WESTFIELD — The U.S. Department of Agriculture Natural Resources Conservation Service has published a draft watershed plan and environmental assessment for $7.7 million of work on Arm Brook Dam in Westfield. The federal agency is soliciting neighbors’ comments until June 23.
The proposed project will structurally rehabilitate Arm Brook Dam to meet the standards for a high hazard-potential dam and have a planned 100-year service life.
The city owns Arm Brook Dam, on Lockhouse Road, which was designed for construction in 1962. The Natural Resources Conservation Service evaluated the dam in 2019 to meet federal standards and will provide technical and financial assistance for the project.
City Engineer Allison McMordie acknowledged that it is a very long document, totaling 487 pages. She said readers looking for the essential highlights should see Section 2.0 for a summary and purpose, and Section 8.0 for the preferred construction plan.
“If they are interested in the environmental impacts, then Section 4.0 and 6.0 is the best spot for that,” McMordie said.
According to the plan, the total cost of the dam upgrade is estimated at $7.7 million.
Engineering and project administration of approximately $1.5 will be covered 100% by federal funds. The cost of construction will be split 65-35. Of the estimated total construction cost of $6.09 million, the city will contribute $2.1 million.
The city is also responsible for land easements and permits, currently estimated to cost $190,000. McMordie said this is a placeholder number — “We won’t know what’s required for that until we get the design.”
“According to Mayor McCabe, we will likely be funding this solely out of ARPA funds,” McMordie said, referring to the coronavirus pandemic-related aid provided to cities and towns by the federal government. “With the price increases that we’ve seen over the years, prices in general have gone up. This is also preliminary and final design hasn’t been completed, so the cost may shift some.”
She added that the $7.7 million figure “is just what they anticipate with what is required to rehab the dam — so any unforeseen issues won’t be accounted for. We will get a more accurate number as they dig into design.”
The preferred alternative design raises the top of the dam 6.5 feet through filling the dam crest and constructing dikes or floodwalls along the western side, construction of a labyrinth concrete spillway, replacing the low-level outlet gate and the embankment drainage system, and stabilizing the principal spillway riser.
The existing dam does not provide sufficient detention storage for a 70-year storm event, according to plans. The preferred alternative will rehabilitate to current standards for a 100-year storm event.
According to the report, the USDA agency and the state Department of Conservation and Recreation have categorized Arm Brook Dam as a high hazard-potential dam, based on the potential of loss of human life among residents, workers and motorists if the dam were to fail. In the path of floodwaters are 96 residences, 14 non-residential properties, 11 major roads including the Massachusetts Turnpike, one railroad, six bridge or culvert crossings and multiple utility lines.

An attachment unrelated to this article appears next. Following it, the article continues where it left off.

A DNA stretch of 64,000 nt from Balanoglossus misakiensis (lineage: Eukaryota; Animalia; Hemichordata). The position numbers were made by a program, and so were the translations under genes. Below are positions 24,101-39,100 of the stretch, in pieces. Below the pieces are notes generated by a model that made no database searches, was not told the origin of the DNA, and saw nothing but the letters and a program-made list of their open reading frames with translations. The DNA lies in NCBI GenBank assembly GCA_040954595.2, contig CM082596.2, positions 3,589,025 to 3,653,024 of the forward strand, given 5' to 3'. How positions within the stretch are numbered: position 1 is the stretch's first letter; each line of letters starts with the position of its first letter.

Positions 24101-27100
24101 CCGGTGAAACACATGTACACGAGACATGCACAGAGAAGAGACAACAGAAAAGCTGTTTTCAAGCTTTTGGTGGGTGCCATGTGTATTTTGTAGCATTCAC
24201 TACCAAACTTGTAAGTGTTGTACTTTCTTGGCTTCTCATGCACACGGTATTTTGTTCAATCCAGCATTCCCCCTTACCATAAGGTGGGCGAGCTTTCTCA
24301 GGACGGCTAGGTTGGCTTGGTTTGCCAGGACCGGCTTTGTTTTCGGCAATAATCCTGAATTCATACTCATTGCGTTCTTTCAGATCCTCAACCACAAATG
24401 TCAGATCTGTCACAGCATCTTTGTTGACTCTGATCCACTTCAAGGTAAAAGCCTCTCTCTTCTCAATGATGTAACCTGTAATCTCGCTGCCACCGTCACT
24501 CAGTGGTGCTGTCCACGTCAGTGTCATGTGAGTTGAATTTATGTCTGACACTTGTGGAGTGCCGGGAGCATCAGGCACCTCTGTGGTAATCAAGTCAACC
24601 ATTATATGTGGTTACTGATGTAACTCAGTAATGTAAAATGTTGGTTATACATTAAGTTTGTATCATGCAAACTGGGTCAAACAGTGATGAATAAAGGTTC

During the city Flood Control Commission’s public hearing on the project Jan. 29, 2020, Jim Lyons and Deron Davis of the National Resources Conservation Service, and Allen Orsi and Matt Dean of Pare Corp., who had assessed the needs of Arm Brook Dam, summarized the process and spoke about the condition of the dam.
Lyons said the dam was built under the wetland protection and flood prevention program begun in 1954. In 2000, the president and U.S. Congress signed a law to work on upgrading the structures built in that period to current regulations. Arm Brook was selected for the project following a 2010 assessment.
He said Arm Brook Dam was built to protect Westfield against a 100-year flood, but the dam is now impounding more water than it was originally projected to handle.
”The dam is currently safe. We’re looking to upgrade it to current standards,” Lyons said at the 2020 hearing, adding, “Our purpose is long-term flood protection.”
“The dam is safe, in good shape, but it doesn’t meet current dam standards because rainfall data has increased,” Davis said.
The Natural Resources Conservation Service’s draft watershed plan and environmental assessment can be seen at bit.ly/rp17ns. A paper copy of the document is available for viewing in Room 311 of City Hall, 59 Court St., Westfield.
Comments on the draft plan may be submitted until June 23. Comments may be emailed to Deron Davis at email@example.com, submitted via phone to 413-253-4362, or mailed to: Natural Resources Conservation Service, Attn: Deron Davis, P.E., State Engineer, 451 West St., Amherst MA 01002-2934.
Individuals who require alternative means for communication should contact Deron Davis at 413-253-4362 or at firstname.lastname@example.org at least seven days prior to the end of the comment period.